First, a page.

One of the least savory of the offshoots of Theosophy; perhaps it will be enough for me to say that Theosophy became very popular in the 1920s, not least in Germany, for you to intuit why.
The esoteric doctrine of Armanism, developed by the improbably named Guido von List, of Vienna, fixed upon the Theosophical description of history as an evolution in stages, but in place of Madame Blavatsky's universal Aryan race, the proponents of Armanism put the Indo-Europeans, which they preferred to call »Ario-Germans« to accord with their theory that the Germanic tribes were the pure descendants of the Aryans whereas all other peoples were to greater or lesser degree degenerates. The Armanists combined the reïncarnation doctrines of Theosophy with the Old Norse afterlife of Valhalla, affirming that all men in time will rise to the station of Einherjar, which they understood to be the enlightened, perfect form of a man. They fixated on futhark runes; they claimed that the old, true, pagan religion was one of solar worship and that the swastika was the immemorial symbol of the sun. If this is beginning to sound horribly familiar, congratulations: you're sentient.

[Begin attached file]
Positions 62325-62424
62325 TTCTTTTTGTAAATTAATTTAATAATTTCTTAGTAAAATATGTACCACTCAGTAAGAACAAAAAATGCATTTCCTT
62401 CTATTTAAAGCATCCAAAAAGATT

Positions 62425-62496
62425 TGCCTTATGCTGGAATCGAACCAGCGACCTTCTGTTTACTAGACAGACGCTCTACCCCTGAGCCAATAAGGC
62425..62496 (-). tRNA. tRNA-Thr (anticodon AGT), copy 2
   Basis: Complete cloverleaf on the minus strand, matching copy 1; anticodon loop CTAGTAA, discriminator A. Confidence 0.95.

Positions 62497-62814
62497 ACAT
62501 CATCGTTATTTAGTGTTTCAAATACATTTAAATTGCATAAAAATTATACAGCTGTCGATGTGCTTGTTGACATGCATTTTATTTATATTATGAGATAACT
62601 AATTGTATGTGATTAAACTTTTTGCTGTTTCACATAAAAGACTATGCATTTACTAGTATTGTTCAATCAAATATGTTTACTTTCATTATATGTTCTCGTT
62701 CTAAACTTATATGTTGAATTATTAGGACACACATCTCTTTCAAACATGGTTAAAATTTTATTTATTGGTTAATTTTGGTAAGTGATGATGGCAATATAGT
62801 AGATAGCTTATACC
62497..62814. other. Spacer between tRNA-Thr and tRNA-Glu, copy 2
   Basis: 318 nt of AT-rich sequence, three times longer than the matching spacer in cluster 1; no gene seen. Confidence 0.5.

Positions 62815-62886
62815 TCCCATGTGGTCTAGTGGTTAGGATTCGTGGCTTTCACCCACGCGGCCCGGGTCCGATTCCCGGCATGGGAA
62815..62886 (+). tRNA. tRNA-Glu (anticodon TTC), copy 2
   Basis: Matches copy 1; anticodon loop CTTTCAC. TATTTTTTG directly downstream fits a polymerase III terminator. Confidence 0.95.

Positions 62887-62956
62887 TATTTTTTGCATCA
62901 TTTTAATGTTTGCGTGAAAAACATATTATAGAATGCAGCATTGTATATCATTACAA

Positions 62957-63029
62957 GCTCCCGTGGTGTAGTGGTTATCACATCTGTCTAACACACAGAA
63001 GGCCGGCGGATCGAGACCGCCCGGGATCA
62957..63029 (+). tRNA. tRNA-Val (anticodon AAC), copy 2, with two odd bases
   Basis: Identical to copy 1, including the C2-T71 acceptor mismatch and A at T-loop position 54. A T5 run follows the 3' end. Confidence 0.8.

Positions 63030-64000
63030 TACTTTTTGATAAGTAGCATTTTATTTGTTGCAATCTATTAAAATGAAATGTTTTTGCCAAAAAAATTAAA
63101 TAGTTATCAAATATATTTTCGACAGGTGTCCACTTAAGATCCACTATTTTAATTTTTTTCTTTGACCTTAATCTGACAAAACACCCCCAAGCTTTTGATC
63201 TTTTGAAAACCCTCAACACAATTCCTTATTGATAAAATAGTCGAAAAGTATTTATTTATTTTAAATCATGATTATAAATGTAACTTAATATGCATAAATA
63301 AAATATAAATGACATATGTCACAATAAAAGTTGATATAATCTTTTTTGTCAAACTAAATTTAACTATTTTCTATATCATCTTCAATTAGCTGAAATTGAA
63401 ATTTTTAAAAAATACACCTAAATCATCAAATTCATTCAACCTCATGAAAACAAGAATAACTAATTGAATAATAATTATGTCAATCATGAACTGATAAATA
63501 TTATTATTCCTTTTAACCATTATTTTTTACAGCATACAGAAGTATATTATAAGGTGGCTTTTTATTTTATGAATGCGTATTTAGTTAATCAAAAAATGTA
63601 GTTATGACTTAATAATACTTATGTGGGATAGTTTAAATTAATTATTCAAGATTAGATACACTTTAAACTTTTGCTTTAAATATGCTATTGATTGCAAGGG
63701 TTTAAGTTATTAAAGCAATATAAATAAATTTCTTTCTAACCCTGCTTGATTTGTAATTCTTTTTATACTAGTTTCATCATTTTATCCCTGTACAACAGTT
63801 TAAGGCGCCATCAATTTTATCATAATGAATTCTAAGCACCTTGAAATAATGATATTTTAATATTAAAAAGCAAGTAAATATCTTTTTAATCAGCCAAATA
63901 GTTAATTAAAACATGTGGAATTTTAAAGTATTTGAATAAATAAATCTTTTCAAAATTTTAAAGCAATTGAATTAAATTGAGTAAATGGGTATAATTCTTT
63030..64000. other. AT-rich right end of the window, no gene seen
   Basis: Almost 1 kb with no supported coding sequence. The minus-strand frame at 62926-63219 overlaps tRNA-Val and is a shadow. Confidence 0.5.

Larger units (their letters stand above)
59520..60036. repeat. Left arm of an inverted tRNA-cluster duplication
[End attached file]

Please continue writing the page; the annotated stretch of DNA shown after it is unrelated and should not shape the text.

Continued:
Although Armanism was actually outlawed by the Nazis, its ideas were soaked up wholesale by the proto-Nazi Thule Society, of which many prominent Nazis were members, and by Deutsches Ahnenerbe, the »archæological« society of the SS; while it would be a mockery to say that Nazism itself arose from Armanism, the latter did provide a great deal of Nazi mythology. Who can say what effect this had, who can rate the evil of such a thing? You must apply your own judgment, but we may safely assume that the addition of a compelling narrative to Nazi beliefs didn't have a net-positive effect on history.